KR: It’s just the way we’ve done it. It didn’t take me long to work out that someone tasting one of our products, for example, the Hydrate, everyone loves it, as I said before, so we found that as soon as someone tried, it, they would go, “Man, this is great,” so they’ll come use it. Whereas you can have an advertising campaign, you can have a sponsorship agreement, and what you’re trying to do out of all of those things is you’re trying to get someone to think of your brand then either go straight to their computer, or next time they’re on their computer, or whatever, to look up your brand, then hopefully you snare them in with your branding and your navigation around your site. And then if they don’t buy, you want them to request a sample so that they can at least try it. So, we kind of worked out that by just offering people samples and being upfront about it, just, “Here, want a sample?” We cut out those three or four steps that we may lose someone along the way. They might forget about it next time. They go, “Oh yeah, that looks great,” and then just forget about it. But when they get samples, an idea is for them to taste it and so we just cut out a few steps, just give it to them, and that’s just the way we’ve always done it is, “You want to try a sample?” Just ask. We would then use that offer to get information. When I say we give them away, there was a price, and that price was five minutes of your time to let us know what you do, how you might use the sample, and then I use that. Over time I change the questions often as we might be looking at a new product or something. Just as one side of getting some information, I’ll tailor those questions for people requesting samples. So, getting back to what you’re saying is getting information is very important. It’s probably one of the most important things for an online business is getting that information and getting people to willingly offer it as well, because everyone’s time sensitive or time poor, so stopping and filling out a form is the last thing anyone wants to be doing. So yeah, you have to make them want to give you that information and be honest about it.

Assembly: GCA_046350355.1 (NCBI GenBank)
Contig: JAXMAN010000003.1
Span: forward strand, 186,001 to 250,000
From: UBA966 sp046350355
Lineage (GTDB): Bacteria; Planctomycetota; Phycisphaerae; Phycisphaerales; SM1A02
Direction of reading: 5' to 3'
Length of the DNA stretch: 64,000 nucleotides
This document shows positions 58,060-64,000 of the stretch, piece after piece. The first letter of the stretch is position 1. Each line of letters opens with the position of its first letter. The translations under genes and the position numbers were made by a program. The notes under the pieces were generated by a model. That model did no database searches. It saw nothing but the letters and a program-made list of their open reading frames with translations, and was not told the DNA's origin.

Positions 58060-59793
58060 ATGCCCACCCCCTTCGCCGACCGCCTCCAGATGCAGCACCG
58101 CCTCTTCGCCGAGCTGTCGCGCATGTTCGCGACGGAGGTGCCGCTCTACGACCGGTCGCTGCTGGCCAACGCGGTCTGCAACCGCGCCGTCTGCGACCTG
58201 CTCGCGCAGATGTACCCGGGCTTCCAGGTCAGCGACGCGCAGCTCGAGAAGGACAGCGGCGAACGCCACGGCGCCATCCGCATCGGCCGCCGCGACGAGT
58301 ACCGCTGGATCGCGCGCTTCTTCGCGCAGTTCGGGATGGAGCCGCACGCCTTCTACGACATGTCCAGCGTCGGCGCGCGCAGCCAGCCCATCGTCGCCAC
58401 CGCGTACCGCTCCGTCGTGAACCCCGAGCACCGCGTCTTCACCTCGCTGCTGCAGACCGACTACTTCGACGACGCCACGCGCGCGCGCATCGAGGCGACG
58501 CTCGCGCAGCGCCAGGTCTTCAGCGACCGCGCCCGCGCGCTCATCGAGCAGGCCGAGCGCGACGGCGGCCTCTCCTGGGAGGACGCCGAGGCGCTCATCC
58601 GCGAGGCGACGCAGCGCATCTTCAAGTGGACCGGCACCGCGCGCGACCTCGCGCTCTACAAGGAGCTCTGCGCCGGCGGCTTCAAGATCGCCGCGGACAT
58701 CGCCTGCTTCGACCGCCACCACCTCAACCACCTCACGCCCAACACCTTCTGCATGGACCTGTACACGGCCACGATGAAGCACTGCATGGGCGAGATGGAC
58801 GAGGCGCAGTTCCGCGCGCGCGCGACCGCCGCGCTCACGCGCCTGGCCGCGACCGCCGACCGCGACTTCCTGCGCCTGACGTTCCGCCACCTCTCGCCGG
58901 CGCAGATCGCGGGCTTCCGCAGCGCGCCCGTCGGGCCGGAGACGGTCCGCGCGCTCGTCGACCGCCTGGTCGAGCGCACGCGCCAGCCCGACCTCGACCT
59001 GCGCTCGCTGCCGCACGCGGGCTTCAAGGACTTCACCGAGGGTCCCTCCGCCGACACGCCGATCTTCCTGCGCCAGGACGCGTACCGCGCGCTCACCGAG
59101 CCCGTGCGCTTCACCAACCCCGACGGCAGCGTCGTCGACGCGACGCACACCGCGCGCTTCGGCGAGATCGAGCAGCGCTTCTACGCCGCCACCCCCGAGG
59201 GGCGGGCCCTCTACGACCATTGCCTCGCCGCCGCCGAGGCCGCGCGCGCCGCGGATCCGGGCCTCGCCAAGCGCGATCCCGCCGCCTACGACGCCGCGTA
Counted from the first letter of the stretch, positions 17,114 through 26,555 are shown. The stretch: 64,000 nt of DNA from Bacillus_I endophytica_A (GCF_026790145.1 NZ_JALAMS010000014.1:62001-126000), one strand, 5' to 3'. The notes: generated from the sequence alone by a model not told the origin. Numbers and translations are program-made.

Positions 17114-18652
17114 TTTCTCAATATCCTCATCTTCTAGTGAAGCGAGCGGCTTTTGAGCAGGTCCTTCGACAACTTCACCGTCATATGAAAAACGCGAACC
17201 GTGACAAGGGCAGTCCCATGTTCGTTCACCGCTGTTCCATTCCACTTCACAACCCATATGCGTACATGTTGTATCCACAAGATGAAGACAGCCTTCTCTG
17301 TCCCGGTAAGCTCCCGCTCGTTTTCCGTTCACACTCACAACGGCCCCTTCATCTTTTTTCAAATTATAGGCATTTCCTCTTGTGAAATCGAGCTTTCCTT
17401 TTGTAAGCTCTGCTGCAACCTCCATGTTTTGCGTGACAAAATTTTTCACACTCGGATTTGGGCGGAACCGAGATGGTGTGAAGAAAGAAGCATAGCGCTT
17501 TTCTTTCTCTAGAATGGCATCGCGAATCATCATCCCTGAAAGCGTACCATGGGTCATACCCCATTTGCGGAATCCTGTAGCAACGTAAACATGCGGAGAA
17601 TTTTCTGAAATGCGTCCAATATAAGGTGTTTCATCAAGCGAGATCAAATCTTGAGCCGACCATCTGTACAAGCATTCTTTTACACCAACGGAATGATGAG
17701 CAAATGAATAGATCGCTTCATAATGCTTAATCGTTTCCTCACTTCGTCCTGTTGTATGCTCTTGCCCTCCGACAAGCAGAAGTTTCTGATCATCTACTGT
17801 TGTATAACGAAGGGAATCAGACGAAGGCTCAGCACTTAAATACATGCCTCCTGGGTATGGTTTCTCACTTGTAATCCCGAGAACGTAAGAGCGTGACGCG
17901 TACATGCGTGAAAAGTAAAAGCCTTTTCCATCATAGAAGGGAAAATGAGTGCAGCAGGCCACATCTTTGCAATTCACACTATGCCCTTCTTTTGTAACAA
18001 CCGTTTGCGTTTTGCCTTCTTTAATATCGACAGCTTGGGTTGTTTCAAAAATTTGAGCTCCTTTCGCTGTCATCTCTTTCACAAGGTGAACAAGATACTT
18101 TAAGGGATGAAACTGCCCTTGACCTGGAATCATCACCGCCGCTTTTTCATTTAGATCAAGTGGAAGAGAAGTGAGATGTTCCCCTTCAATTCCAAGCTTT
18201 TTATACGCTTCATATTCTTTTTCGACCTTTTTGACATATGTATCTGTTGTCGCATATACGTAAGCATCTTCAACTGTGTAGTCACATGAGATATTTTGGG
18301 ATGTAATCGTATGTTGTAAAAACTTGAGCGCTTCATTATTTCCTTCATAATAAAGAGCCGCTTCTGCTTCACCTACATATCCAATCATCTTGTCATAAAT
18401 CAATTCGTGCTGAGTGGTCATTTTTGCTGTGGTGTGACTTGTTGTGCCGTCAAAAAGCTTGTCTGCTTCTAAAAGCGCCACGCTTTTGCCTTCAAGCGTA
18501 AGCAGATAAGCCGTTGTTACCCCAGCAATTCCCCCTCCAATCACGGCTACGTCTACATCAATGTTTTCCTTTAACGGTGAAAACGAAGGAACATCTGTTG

RJ: That’s good to see. Data drives decision, so the more data you can have, the better the decision-making can be. I also noticed that you’ve got some very high level endorsements from sports people. How important has that been to the overall journey of Raisey’s?